I don't agree with your opinion, but I respect its straightforwardness in terms of wrongness.

                  Comment


                  • #10
                    nd33309,
                    Read the article first, She said she had her hand on her gun and unlocked it from its safety holster in case she had to use it. That's far from being drawn. Secondly you mentioned "officer/threat factors". If you paid attention in class then maybe you would have learned that a persons size, displayed abilities etc are factors that the officer must take into consideration when approaching a suspect and determining what to do. She is a female, nothing wrong with that, either she can handle herslef or she perceived a threat by this individual ie: she couldn't see his hands.

                    He was trying to cut the lock off right ? with what, bolt cutters, hack saw blade ? I guess you can't get your face caved in by a pair of bolt cutters or even sustain brain damage with a nice whack to the head or cut severly by a hack saw blade causing a person to lose consciousness and have their gun taken away and being shot with it.

                    I think you better stay behind a desk before you get one of us hurt, she was in the right and for the kid to cry foul/ racial profiling is an absolute joke. But you know what, the courts will entertain it like they always do. They got called to the scene for a male black possibly stealing a bike. Where's the racial profiling ? a felon "YES", does it warrant for her to be prepared "NO". did she point the gun at him "NO".

                    Sounds like a whole lot of liberal BS to me. I guess kids can't kill ..........................................

                    Comment


                    • #11
                      Pointing your gun at someone IS NOT a use of force. Its merley tactical advantage. So he is cutting a lock off a bike, that means he is 100% not armed? You want to bet your life on that? Guess what, we are the police, and we give orders, not requests, you do it, and you do it now or be prepared for pain compliance, gun facing, or a swift knee to the solarplex (to name a few).
                      The greatest misconception in police work that gets more officers killed is alot of cops are still taught to use the "minimum force necessary". In reality a true professional will always resort to the "Maximum Allowable Force" to resolve a situation. They mean the same thing, however one is a restriction and the other is an empowerment.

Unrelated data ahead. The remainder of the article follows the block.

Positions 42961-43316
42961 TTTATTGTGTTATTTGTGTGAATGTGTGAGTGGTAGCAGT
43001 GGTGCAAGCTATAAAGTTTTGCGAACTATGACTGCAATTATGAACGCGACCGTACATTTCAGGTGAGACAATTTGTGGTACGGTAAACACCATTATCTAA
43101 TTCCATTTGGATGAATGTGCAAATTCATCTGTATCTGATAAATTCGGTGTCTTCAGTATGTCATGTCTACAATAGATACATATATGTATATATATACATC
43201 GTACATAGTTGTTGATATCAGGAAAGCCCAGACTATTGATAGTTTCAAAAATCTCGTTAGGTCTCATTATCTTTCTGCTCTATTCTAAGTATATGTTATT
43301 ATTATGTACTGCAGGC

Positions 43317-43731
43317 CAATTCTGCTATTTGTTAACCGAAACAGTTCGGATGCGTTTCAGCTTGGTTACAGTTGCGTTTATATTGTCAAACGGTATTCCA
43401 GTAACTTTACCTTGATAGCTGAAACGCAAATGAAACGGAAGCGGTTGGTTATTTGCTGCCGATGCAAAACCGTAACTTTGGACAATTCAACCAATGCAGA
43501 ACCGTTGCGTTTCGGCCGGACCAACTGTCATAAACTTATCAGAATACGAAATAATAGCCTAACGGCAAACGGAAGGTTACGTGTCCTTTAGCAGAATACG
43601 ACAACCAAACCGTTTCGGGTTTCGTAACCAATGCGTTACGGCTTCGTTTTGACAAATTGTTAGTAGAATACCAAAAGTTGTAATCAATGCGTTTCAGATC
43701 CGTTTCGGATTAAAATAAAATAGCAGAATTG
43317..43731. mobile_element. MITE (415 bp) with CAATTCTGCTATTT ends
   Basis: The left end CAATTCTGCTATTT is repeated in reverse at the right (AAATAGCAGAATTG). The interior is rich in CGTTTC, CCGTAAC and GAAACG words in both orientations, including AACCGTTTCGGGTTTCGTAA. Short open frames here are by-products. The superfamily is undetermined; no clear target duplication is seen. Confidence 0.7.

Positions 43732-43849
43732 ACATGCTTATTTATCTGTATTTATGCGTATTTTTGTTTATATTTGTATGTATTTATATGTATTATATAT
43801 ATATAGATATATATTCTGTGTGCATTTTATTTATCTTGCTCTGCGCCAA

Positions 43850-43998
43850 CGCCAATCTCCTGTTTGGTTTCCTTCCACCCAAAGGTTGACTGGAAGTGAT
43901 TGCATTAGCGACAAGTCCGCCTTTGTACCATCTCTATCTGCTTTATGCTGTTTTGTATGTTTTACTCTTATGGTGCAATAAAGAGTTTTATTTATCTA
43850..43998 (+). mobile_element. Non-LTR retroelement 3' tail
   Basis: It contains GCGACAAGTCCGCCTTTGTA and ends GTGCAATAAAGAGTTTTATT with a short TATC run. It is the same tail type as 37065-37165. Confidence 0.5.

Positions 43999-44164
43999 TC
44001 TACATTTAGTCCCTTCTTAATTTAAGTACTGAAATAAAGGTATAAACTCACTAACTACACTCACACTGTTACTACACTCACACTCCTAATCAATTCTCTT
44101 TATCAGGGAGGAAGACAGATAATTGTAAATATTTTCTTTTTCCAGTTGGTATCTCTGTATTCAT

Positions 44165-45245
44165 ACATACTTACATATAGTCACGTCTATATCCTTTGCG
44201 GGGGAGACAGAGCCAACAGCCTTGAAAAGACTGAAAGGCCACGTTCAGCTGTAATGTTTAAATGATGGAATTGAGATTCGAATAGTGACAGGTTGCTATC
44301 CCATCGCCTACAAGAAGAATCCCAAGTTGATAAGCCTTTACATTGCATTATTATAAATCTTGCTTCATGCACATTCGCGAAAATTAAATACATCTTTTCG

Comment


                      • #12
                        Originally posted by nd33909 View Post
                        Most here at work think she was a bit over-zealous.
                        You are falling into the same trap many civilians, politicians and (sadly) a few brass get caught up in. The true question is, were her actions within department policy and the law?

                        If she acted within the law and departmental parameters on field contacts, display of weapons, use of force, etc., then there is no point in even pursuing this. Otherwise you are saying to her, "Yes, we know we said you were authorized to do this, but you should have know we really didn't mean it, and now we're going to punish you for being stupid enough to believe us in the first place."

                        But when your people act within policy and you offer them up as a sacrifice to public opinion anyway, then you don't belong in the business anymore.
                        Going too far is half the pleasure of not getting anywhere

                        Comment


                        • #13
                          A Braintree mother of three, McAuliffe admits she and her colleague used “authoritative voices,” but denies pointing her sidearm at the teen. She said she had her hand on her gun and unlocked it from its safety holster in case she had to use it.

                          “I had it pushed forward so if I needed it it was ready,” she said. “When you can’t see their hands or their face, you don’t know what they have. You have to assume they have a weapon.”

                          This woman is obviously out of control!!! I'm mean really, she and the other officer used "authoritative voices", in addition to placing their hands on their guns. What were they thinking??? If officers are allowed to harass and demean people like this when they're dispatched to calls, what's next!!! (Pity on poor Harvard PD, if the local press really thinks this is even newsworthy.)
                          "I'm not fluent in the language of violence, but I know enough to get around in places where it's spoken."

                          Comment


                          • #14
                            Originally posted by pulicords View Post
                            [If officers are allowed to harass and demean people like this when they're dispatched to calls, what's next!!!
                            He was probably upset because she forgot to hug him afterward. The naïveté of the public kills me at times.

                            Reminds me of a story I read years back about a liberal's first trip to New York City. He wrote that New York seemed to be full of what he assumed were proud war veterans, who liked to show strangers the pistols they must have captured in battle, while asking for money for friends that presumably were in need of costly medical treatment. He commented that those veterans who only captured knives while in battle seemed to be the friendliest, because they were always coming up to him from behind and hugging him while asking for money, presumably for sick associates who were also in need of costly medical treatment.
                            Going too far is half the pleasure of not getting anywhere

                            Comment


                            • #15
                              Originally posted by LA DEP View Post
                              When I worked patrol, the gun was sometimes out of the holster several times a shift....


                              My FTO had been on the job about 8 years, and he had only "unholstered" twice in his career at that point...

                              Comment